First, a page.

|Publication number||US6883439 B1|
|Application number||US 10/443,487|
|Publication date||Apr 26, 2005|
|Filing date||May 22, 2003|
|Priority date||Mar 22, 2001|
|Also published as||US6571720, US20020134286|
|Publication number||10443487, 443487, US 6883439 B1, US 6883439B1, US-B1-6883439, US6883439 B1, US6883439B1|
|Original Assignee||Lorraine Moore|
|Export Citation||BiBTeX, EndNote, RefMan|
|Patent Citations (20), Referenced by (21), Classifications (8), Legal Events (9)|
|External Links: USPTO, USPTO Assignment, Espacenet|
The present continuation in part application claims priority to Pending patent application Ser. No. 09/815,424 titled “NON-SWIVELING HEIGHT ADJUSTABLE PODIUM” filed in the U.S. Patent and Trademark Office on Mar. 22, 2001, now U.S. Pat. No. 6,571,720.
The present invention relates to a lightweight lectern and speaker stand.
In general, lecterns are used by speakers, teachers, trainers, and the like to hold notes and other similar materials during a speech. The prior art lecterns are generally fashioned from wood or wood products as a solid piece of furniture capable of standing without additional support. Such structures are by their nature large and bulky. The bulk and size makes the pieces difficult to store and their rigid construction makes disassembly impossible. If the lectern is height adjustable, the large bulk and size makes it difficult for users to change the height to their individual needs
Lecterns serve a variety of functions for a speaker. Beyond holding notes, lecterns provide a leaning surface for the speaker and provide a security barrier between the speaker and his audience. Lecterns are used in a variety of speaking settings from business to entertainment to religious ceremonies, being known in the latter as pulpits.
In an attempt to overcome the difficulties of a rigid structure, folding or collapsible lecterns of cardboard and similar materials have been produced. These devices while providing a portable structure also lack the strength and rigidity necessary to hold heavy objects or books.
While speakers come in all different sizes, a given lectern is typically limited to a fixed height. Height incompatibility between the speaker and lectern can make it difficult and uncomfortable for the speaker to read from the lectern or to lean on the lectern. For example, a speaker who is too tall for the lectern will have to hunch over to use the lectern, while a speaker who is too short will have to strain upwards and may even be substantially eclipsed by a high lectern. This problem is exacerbated in the case of children who may be completely precluded from using a lectern without auxiliary height adjusters, such as stairs or boxes.
Lecterns or podiums have been developed that contain built-in height adjustment features. One example is Richardson U.S. Pat. No. 3,936,109 that teaches a portable podium having a pedestal consisting of a plurality of threaded pipe sections interconnected by threaded couplings. By varying the number of pipe sections employed, the pedestal links and hence the height of the podium, may be adjusted to an extent. Also known in the art are powered adjustable height podiums that typically use an electric motor to provide the motive force for raising and lowering, and thereby adjusting the height of the podium to suit the speaker. Motor control circuitry comprising up and down relays is typically utilized to send current through the motor windings as appropriate for raising or lowering the podium.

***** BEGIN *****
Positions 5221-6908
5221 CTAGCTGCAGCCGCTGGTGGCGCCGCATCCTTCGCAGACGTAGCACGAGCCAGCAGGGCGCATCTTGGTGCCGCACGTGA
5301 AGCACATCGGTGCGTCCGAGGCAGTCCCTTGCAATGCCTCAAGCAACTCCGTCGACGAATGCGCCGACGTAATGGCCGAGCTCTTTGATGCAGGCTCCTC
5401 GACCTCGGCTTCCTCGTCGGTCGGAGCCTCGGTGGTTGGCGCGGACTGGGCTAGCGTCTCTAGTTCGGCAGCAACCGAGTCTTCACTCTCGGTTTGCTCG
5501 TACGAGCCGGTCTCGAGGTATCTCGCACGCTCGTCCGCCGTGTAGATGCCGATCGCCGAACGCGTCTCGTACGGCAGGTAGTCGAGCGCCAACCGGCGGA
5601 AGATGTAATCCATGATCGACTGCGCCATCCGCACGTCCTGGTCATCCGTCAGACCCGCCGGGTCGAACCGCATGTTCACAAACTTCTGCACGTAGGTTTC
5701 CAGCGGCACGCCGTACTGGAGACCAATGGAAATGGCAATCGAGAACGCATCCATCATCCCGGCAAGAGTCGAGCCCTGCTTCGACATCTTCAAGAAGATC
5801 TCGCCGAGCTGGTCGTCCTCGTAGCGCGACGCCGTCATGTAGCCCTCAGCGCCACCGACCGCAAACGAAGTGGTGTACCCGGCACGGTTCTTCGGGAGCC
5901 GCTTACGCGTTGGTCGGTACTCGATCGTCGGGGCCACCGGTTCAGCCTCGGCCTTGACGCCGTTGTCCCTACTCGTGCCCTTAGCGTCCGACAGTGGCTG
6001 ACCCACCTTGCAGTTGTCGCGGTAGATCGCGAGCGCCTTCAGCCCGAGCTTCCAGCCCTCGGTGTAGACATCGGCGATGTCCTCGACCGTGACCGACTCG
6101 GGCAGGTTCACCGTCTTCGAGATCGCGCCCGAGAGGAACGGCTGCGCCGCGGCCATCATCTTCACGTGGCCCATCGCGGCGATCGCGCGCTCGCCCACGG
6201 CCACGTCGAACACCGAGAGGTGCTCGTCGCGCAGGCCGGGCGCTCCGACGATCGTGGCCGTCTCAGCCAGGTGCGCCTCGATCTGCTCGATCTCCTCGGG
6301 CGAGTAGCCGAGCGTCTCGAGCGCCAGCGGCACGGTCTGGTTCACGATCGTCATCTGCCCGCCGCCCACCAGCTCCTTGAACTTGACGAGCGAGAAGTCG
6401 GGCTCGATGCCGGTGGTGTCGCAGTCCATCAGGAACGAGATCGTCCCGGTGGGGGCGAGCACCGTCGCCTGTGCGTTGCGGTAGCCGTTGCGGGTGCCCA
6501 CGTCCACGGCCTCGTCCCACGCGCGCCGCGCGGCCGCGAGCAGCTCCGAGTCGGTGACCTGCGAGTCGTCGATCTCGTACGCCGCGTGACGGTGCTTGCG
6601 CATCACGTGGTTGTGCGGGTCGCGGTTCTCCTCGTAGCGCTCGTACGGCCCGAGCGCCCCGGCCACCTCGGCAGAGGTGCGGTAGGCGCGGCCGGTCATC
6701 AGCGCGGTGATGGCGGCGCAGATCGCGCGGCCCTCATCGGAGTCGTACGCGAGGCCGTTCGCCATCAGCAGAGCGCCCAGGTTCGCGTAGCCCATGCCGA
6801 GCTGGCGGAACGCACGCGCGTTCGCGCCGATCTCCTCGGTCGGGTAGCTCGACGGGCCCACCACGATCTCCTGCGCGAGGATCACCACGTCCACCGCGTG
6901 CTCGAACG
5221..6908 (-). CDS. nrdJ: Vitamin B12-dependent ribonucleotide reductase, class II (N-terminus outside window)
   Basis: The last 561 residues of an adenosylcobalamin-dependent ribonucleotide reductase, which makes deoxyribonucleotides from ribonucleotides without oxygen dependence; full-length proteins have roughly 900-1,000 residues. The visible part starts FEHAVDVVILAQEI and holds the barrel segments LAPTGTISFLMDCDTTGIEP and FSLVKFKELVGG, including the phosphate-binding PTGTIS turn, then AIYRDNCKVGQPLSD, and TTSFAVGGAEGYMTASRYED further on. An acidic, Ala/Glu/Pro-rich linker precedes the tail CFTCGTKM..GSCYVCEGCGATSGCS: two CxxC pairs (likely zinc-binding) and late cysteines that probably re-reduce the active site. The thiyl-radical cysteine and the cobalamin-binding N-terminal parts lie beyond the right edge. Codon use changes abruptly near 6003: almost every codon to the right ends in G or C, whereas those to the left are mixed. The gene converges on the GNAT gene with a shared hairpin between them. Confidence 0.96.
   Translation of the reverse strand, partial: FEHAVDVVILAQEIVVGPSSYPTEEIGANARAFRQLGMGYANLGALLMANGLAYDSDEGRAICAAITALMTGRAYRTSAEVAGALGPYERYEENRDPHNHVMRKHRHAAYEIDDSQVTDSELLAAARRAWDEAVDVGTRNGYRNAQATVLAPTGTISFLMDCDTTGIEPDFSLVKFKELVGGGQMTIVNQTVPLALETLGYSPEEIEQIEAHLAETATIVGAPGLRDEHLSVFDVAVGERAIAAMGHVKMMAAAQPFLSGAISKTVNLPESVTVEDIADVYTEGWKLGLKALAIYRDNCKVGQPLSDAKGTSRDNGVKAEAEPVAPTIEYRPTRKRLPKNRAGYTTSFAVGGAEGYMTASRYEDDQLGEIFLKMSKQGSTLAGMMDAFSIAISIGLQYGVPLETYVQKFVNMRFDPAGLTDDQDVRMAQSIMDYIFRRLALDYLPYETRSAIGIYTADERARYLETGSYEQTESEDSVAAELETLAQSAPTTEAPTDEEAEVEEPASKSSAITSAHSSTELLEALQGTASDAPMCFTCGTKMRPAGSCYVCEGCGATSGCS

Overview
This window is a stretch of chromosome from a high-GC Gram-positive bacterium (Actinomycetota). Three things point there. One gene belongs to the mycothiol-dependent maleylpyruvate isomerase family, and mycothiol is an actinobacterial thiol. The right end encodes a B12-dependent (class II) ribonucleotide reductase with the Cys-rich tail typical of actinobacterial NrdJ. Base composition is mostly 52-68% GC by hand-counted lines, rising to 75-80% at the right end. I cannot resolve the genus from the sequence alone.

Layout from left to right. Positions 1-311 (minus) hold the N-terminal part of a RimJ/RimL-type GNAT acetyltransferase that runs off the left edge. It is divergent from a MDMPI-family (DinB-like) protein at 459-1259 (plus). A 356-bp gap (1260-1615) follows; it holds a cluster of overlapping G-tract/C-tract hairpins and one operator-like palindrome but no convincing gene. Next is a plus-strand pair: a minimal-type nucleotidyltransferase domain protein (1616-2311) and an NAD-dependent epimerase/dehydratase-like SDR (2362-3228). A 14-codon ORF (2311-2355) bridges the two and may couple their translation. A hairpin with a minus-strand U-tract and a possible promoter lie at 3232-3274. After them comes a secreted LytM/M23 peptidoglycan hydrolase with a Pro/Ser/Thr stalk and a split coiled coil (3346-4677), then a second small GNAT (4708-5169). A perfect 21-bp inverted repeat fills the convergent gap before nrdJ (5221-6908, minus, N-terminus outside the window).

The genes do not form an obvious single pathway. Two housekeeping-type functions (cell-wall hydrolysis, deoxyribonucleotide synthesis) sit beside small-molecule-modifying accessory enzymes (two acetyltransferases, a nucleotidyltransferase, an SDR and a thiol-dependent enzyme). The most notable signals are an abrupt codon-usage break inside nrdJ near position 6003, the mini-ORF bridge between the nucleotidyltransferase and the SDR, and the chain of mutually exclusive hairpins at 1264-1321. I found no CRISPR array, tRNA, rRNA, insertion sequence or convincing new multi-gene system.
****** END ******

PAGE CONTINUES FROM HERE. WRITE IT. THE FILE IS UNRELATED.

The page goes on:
None of the references handle the non-swiveling aspects for lecterns and speaker stands specifically, without adding weight to the structure, through additional swivel dampening mechanisms.
Accordingly, it is an object of the present invention to provide a pneumatic, adjustable height lectern.
In addition, it is an object of the present invention to provide a lightweight lectern that has the strength and rigidity of a permanent lectern and the portability of the cardboard lecterns.
The present invention relates to a non-swiveling pneumatic lectern. The lectern is made of a base, a hollow column secured to the plate, a sleeve secured to the interior of the column, and an adjustable tube having an upper end and a bottom end, wherein the first end slides inside the sleeve secured to the column. The lectern also has a pneumatic cylinder disposed within the column for vertically moving the support, an actuation device for engaging and disengaging the pneumatic cylinder, and a locking knob for locking the tube at a designated height by pressing the sleeve against the tube. The top section of the lectern is four panels in the shape of a box with a pivotable shelf.
The present invention also relates to non-swiveling pneumatic speaker stand with a pivotable shelf.
In the detailed description of the preferred embodiments of the invention presented below, reference is made to the accompanying drawings, in which:
Before explaining the present invention in detail, it is to be understood that the invention is not limited to the particular embodiments herein and it can be practiced or carried out in various ways.